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'Like' a Cheerios Page and You Give Up the Right To Sue

By Barry Levine
April 18, 2014 10:32AM

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A new General Mills Terms of Use policy would have required one-on-one arbitration if, for instance, a consumer ate a poisoned product that a worker in the company's factory deliberately tampered with. General Mills reversed its new policy after encountering a tidal wave of protest in the media and on social networks.
 


By downloading a coupon or even "Liking" a product page on Facebook, you give up your right to sue. That counter-intuitive obligation was the most recent version of an increasingly popular strategy by General Mills and other corporations to keep customers from suing them with language in its legal Terms of Use. The company reversed that policy this week after a wave of protest in the media and on social networks.

As first reported in The New York Times, the food giant put language on its Web site that virtually any consumer acceptance of a General Mills offer meant that the right to sue or participate in a class action was waived in favor of mandatory, one-to-company arbitration. In addition to downloading a coupon, a consumer could be required to accept this condition by liking a General Mills product on Facebook, entering one of the company's contests, or anything else that might be couched as a benefit from the company.

The specific new Web site language read in part:

"In exchange for the benefits, discounts, content, features, services, or other offerings that you receive or have access to by using our Web sites, joining our sites as a member, joining our online community, subscribing to our e-mail newsletters, downloading or printing a digital coupon, entering a sweepstakes or contest, redeeming a promotional offer, or otherwise participating in any other General Mills offering, you are agreeing to these terms."

The Fine Print

In fact, the Times noted that the new privacy language appeared to indicate that even buying one of the products from General Mills' many brands -- which include Betty Crocker and Cheerios -- could similarly mean an acceptance of such terms.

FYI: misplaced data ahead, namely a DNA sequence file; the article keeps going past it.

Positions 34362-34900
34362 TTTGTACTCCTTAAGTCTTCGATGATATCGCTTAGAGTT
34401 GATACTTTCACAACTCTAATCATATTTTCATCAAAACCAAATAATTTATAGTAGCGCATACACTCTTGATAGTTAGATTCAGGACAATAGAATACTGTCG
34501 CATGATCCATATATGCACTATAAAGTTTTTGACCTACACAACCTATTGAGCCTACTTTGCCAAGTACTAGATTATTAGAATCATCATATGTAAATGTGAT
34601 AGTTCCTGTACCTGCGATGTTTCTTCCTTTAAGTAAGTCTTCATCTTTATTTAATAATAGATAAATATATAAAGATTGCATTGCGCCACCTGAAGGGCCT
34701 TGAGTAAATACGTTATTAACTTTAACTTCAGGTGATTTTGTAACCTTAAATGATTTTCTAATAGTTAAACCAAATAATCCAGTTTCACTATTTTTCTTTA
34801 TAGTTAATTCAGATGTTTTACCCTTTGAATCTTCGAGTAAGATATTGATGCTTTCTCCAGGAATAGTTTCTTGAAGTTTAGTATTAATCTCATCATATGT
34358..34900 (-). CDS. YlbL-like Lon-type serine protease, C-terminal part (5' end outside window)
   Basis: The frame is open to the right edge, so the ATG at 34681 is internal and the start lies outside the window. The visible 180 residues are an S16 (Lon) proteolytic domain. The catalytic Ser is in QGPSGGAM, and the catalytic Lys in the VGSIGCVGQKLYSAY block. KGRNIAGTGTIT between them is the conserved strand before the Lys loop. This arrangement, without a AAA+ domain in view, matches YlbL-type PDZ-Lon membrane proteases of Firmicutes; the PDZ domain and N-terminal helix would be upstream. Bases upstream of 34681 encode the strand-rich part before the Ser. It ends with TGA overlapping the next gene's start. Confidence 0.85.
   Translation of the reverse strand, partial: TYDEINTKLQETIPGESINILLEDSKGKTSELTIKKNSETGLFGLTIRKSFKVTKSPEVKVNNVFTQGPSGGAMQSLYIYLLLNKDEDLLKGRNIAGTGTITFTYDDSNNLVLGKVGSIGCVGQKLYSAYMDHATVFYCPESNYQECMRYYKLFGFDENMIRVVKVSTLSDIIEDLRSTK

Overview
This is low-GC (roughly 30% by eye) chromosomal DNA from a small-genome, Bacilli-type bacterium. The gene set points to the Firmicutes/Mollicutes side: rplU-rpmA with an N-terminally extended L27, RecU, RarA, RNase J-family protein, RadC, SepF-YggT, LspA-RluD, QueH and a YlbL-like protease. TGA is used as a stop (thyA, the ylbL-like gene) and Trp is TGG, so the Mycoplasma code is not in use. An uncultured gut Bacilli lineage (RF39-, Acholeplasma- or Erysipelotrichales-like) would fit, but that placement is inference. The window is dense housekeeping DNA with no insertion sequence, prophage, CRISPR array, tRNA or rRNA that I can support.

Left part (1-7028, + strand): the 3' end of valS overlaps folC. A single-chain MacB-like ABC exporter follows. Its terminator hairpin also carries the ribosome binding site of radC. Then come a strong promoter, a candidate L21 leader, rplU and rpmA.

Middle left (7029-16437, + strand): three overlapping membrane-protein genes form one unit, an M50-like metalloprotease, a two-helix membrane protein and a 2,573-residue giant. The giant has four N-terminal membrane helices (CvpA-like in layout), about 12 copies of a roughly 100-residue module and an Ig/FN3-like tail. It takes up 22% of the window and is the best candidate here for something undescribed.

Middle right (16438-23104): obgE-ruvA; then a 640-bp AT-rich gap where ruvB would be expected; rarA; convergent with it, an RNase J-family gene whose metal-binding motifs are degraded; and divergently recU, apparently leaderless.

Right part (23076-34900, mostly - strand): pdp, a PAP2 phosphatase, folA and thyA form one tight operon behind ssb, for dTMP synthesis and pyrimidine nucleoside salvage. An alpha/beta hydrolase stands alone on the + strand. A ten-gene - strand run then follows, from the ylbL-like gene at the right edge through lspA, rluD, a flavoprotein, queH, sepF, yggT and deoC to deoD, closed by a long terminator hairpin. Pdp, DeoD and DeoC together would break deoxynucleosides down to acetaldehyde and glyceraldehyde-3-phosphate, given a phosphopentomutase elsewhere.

The new policy would have required one-on-one arbitration if, for instance, a customer with a life-threatening allergy ate that ingredient in a not-well-labeled product, or if you ate a poisoned product which a worker in the company's factory deliberately tampered with. In addition to requiring arbitration, it would have forbidden consumers from joining together to save legal costs by participating in a class-action lawsuit.

The policy change last week raised a widespread consumer outcry and calls for a boycott of General Mills products. The company, caught off-guard by the reaction, on Monday retracted the new policy.

"As has been widely reported, General Mills recently posted a revised set of legal terms on our websites," a General Mills spokeswoman wrote on a company blog. "Those terms -- and our intentions -- were widely misread, causing concern among consumers. So we’ve listened -- and we’re changing them back to what they were before." (continued...)

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Lord Denning:

Posted: 2014-04-19 @ 8:55am PT
This will backfire on the greedy corporations. Not even a big red flag next to the questionable kontractual clauses will save them from the wrath of the courts. Judges will see through their obvious attempt to put themselves above the law. I can't wait to see the first class action going forward, the clause being raised, and the judge voiding it on the basis that it defeats the purpose of class action law.



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